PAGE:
The babes were lost in this thick wood and they died.  A robin covered them with leaves and thus he made their grave.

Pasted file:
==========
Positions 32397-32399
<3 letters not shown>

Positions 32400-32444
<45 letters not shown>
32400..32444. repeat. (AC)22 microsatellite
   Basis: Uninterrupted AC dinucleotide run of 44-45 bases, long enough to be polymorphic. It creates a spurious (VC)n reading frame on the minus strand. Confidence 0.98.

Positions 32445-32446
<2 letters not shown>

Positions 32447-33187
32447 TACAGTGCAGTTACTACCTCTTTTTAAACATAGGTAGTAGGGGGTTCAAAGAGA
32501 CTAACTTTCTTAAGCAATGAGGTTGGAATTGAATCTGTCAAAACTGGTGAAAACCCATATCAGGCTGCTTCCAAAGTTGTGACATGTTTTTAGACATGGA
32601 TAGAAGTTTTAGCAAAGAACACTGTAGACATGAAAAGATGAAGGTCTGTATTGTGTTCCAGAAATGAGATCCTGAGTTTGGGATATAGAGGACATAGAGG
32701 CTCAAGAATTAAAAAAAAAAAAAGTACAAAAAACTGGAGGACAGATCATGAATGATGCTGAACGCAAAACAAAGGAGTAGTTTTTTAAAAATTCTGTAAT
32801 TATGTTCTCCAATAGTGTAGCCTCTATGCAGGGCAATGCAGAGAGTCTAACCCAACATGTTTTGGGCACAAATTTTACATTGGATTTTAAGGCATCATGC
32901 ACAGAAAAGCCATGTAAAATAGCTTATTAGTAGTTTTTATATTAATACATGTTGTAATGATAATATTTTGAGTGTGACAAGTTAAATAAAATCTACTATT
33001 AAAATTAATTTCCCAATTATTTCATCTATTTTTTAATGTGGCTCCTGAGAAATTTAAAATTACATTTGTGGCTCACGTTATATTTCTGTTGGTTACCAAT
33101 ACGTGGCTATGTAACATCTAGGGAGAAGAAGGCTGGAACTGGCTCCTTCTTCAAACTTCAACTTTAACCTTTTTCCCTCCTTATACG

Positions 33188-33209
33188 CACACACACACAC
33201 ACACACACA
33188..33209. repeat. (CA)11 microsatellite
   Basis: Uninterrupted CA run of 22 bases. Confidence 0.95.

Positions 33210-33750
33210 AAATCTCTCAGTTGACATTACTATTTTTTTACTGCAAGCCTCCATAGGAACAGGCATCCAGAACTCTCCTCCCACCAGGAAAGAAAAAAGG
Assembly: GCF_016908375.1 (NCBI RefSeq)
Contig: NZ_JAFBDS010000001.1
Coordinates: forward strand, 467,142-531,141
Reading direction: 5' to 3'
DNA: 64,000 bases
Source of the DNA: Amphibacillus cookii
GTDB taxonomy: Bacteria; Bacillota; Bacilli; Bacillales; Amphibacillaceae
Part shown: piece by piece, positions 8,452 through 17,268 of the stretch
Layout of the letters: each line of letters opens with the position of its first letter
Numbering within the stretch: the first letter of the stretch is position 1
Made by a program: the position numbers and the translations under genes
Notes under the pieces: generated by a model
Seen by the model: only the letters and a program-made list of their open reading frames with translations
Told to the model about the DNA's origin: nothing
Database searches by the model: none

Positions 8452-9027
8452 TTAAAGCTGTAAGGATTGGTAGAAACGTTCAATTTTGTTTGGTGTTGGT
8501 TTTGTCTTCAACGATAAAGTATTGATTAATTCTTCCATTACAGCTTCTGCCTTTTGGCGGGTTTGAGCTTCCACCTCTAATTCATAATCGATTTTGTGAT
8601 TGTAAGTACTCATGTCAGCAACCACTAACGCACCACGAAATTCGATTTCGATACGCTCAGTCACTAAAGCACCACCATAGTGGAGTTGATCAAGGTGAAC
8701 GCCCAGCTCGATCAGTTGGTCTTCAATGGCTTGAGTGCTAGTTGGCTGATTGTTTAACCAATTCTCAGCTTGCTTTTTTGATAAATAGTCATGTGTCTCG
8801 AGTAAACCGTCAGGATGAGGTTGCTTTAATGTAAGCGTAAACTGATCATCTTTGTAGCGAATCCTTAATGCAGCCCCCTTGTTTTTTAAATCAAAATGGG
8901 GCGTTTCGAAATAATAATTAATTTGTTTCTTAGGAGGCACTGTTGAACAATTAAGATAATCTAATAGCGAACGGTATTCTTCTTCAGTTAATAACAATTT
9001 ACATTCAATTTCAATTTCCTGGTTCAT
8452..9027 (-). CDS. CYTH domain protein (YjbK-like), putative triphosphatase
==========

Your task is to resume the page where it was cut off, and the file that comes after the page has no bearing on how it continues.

So these poor children actually succumbed to the elements.  The uncle is found out in the end but the children are lost.  But at the same token in the New England Primer which was the most re-printed book of the 18th Century in the US.  It was basically de facto school book of widest use in the American colonies.  All the editions are printed.  There was on illustration that was common to all of them and what was it?  It was of John Rogers, the Protestant Martyr, being burned at the stake.  So even these very, very popular books, educational books for children, had some very shocking or violent imageries that were a part of them.